Publishing Modules with PowerShell ModuleManager

PowerShell Modules are an important resource for scripting, and the ability to share PowerShell modules is easy with online repositories like the PowerShell Gallery. We added the ability to publish PowerShell modules to the latest service release of PowerShell ModuleManager (v1.1.1). You’re welcome!

Some Background on Publishing Modules

The Publish-Module command—from the PowerShellGet module—allows you to share modules from your local computer to online or local galleries.

To run the Publish-Module command, you can either specify the name or the path of the folder containing the module. If publishing by name, the first module found in the paths of the PSModulePath environment variable ($env:PSModulePath) will be published—so it is important to specify a minimum version if you have multiple versions.

When publishing modules to a NuGet-based online repository like the PowerShell Gallery, an API key is required. To get an API key for the PowerShell Gallery, you will need to create an account on the PowerShell Gallery and generate a new key for this module package. Local repositories do not need a key.

By default, Windows 10 ships with an old version of PowerShellGet, which provides the Publish-Module command, so this module must be updated to recognize the API key from the latest gallery site.

Publishing a module requires metadata, most of which is taken from the module manifest (.psd1). The minimum required data is:

  • Name: Unique name of module that does not already exist on the repository attempting to publish to.
  • Version: Current version of the module that must be higher than any existing versions of the module present on the repository.
  • Description: A short description of the module.
  • Author: Creator of the module.

There should be no output if the Publish-Module command runs successfully.

Publishing Modules just got Easier

To use the new Publish Module feature in PowerShell ModuleManager, first select the module you want to publish from the list of modules:

Then click the Publish Module button on the ribbon (Home->Repository):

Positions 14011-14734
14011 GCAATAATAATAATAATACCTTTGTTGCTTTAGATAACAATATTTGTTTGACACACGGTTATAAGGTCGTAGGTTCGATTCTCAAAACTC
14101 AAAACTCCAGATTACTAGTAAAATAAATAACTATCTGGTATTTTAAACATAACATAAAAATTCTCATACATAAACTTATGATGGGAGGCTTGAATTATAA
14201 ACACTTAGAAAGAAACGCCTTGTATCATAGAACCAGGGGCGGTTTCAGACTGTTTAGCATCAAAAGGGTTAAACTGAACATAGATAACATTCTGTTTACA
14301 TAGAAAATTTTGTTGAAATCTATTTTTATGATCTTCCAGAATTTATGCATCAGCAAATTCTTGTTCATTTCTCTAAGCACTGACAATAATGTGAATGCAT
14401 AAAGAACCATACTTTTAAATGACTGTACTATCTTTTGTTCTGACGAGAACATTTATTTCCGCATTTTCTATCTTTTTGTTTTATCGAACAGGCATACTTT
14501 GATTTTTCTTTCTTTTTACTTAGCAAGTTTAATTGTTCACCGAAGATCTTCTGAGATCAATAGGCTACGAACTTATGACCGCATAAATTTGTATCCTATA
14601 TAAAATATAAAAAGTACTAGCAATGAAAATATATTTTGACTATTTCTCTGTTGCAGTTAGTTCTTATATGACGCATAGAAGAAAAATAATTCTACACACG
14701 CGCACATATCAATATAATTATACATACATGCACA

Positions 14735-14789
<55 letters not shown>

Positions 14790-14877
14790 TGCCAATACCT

This will open the Publish dialog:

Select the registered repository in the Publish to field, specify the NuGetAPI Key if you are publishing to an online repository like the PowerShell Gallery, then select the Version of the module. This is the minimum information needed to publish your module.

Optional information that can be specified when publishing:

  • Tags: Keywords used to search for modules in PowerShell repositories.
  • License Uri: The URL of licensing terms for the module.
  • Icon Uri: The URL of an icon for the module.
  • Project Uri: The URL of a website for this project.
  • Release Notes: Comments about this version of the module.

If this information already exists in the module manifest, you do not need to enter it in the Publish dialog.  Specifying this information will not automatically update the local module’s manifest. To update the local module manifest without opening and editing the psd1 file, you must check the Update the module manifest (.psd1) file checkbox:

After filling in the dialog, select Publish to publish the module.

Important Note About Repositories

Any repository you are attempting to publish to must be a registered repository in PowerShell.  Repositories can be added or edited by selecting Registered Repositories on the ribbon (Home->Repository):

Tip When registering a repository, specify where modules should be published by entering the repository URL or file path in the Publish Location field:

Note: The default registered repository is the PowerShell Gallery (PSGallery).

A .nupkg file is created when a module is published to a registered repository, which allows you to find the published module when performing a search.

To search within repositories, open Repository Search (Home->Repository):

Summary

If you write a PowerShell module, chances are you’ll want to publish it. Creating excellent PowerShell modules is one thing, but sharing them with others takes them to a whole new level! We hope you find this new PowerShell ModuleManager feature useful.

 

You will need PowerShell ModuleManager 2019 1.1.1 or later to use the new publish functionality. You can view the complete service build log here.

Feedback

Please continue providing your feedback. Many of the new features included in the service builds are suggestions from users like you. Submit your suggestions or feature requests on the Wish List and Feature Requests forum or the new Feature Requests page.